But one person, the local vicar, detects her suffering. He is Reverend Benham. He is kind and loving. He wants to help her. Time and again she refuses his help. But finally he calls her name aloud to her, the name of Ellen Ternan, a name she had buried long ago in an obscurity designed to protect herself and the reputation of Dickens. When she hears this, when she knows that he knows, she unburdens herself to him. This scene, moving and deeply touching, makes us love Nelly all the more for it.
Felicity Jones, the actress who plays Nelly, is extraordinary. Where does such beautiful complexity come from in one so young? If there is no answer to this, at least there is the evidence of it to witness on film. Felicity is magnificent. You will care for Nelly and her happiness just as much as Dickens did.
2 of 2 people found the following review helpful
on 24 February 2015
A simply beautiful film based on the book by Claire Tomalin. I saw this movie in the cinema and was absolutely stunned by it - really gorgeous art direction, lighting, acting, writing.... Ralph Fiennes directed himself in the lead, but there is no trace of self-indulgence, he's the perfect Dickens, and Tom Hollander is the perfect Wilkie Collins, and... Oh, just watch this lovely film! It's a terrific story (and it's true, pretty much all authenticated) and just brilliantly brought to the screen. Should have won all the awards going!
7 of 8 people found the following review helpful
on 23 July 2014
I simply don't understand some of the reviews for this film. What did people expect from the subject matter? Maybe some viewers weren't as familiar with the historical background as they might have been. Nelly Ternan's biography by Claire Tomalin http://goo.gl/Hi2jbO
It is beautiful in every way - in the acting, direction, cinematography...
All the cast are excellent in my view, and no-one is miscast. But Felicity Jones in particular gives a very fine and moving performance as Ellen Ternan at the two stages of her life.
And contrary to the views of some others, having already watched it twice (once alone and once with my wife) I shall certainly watch it again
2 of 2 people found the following review helpful
on 25 June 2014
Though slow at times I found this a interesting insight into Dickens life. I cannot claim to be as knowledgeable about him as most (particularly other reviewers) but as such much of the story was new to me and i think i enjoyed it for that reason.
on 2 April 2015
Ralph Fiennes’ biopic of the liaison between Dickens and Nelly Ternan - an actress over twenty-five years his junior - ploughs fertile furrows of literature, romance and the contradictions of Victorian morality.
The story, drawn from Claire Tomalin’s book, portrays with care a dimly-lit world of understated attraction and emotional turmoil. Fiennes’ Dickens and Felicity Jones’ Ternan are drawn to each other more by their differences than the little that they have in common. She’s restrained, he’s exuberant; he can get away with a lot, she can’t.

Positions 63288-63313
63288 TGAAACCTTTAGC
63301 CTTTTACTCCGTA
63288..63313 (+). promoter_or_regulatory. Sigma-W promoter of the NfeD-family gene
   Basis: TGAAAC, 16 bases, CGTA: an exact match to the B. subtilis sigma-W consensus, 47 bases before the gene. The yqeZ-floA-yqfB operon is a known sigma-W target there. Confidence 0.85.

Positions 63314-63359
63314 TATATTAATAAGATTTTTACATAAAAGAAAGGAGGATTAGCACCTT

The opportunities for the film are large and are best realised in the performances of Tom Hollander, as a well drawn Wilkie Collins, and Fiennes, when he’s showing us the more frenetic sides to Dickens’ personality. Kristin Scott Thomas does her best with the limited opportunities provided by playing Ternan’s mother. At other times, the restraint of the production leaves a sense of a fire only half kindled. You feel little of the vital chemistry that there must have been between the lovers, and the sequences set in Ternan’s middle age reduce the amount of time which might have been spent developing the key period in her relationship with Dickens: for example, the depictions of her miscarriage and the Staplehurst rail disaster are perfunctory.
This is a tale which needed more space to breathe, with greater opportunity given for us to feel that enormous creative and emotional force which drove Dickens to turn his back on his family, and embrace a secret life which, in turn, accelerated his self-destruction.
1 of 1 people found the following review helpful
on 3 September 2014
Dickens' own creations are so colourful that real life seems to fade by comparison. I found this film interesting but rather too long. Dickens was a complex character and I always feel that the most important person in the life of 'The Inimitable', as he called himself was in fact Charles Dickens. I will still read Claire Tomalin's book as her longer biography was excellent. Good performances and direction throughout.
on 28 September 2014
I watched 'Gunfight at the Corral' recently and, although I enjoyed the film, I was struck by there being no attempt whatsoever to make the principal actors resembles the real life characters they portrayed: Burt Lancaster (as Wyatt Earp) doesn't even support a joke shop moustache.
Not so in the film under discussion: the way Ralph Fiennes so closely resembles the real Charles Dickens is very impressive indeed and this raises the film from mere mediocrity to something better. The images are quite beautiful and the acting first rate so for these positive aspects alone this film is certainly worth watching. However it consists of a series of vignettes with no real beginning, middle or end; or, perhaps more accurately, no bits in between so that much remains unexplained.
Dickens is expertly portrayed as a flawed character: a party animal and exhibitionist but yet with a social conscience which he actually acts on. However he shows no conscience at all in his behaviour towards his wife (expertly portrayed by Joanna Scanlan) when he begins his love affair with the beautiful Nelly (Felicity Jones).
However, we must never just a book by its author.
2 of 2 people found the following review helpful
on 4 February 2015
Different to what I expected , really enjoyed it , good film one you could watch again ,which I will.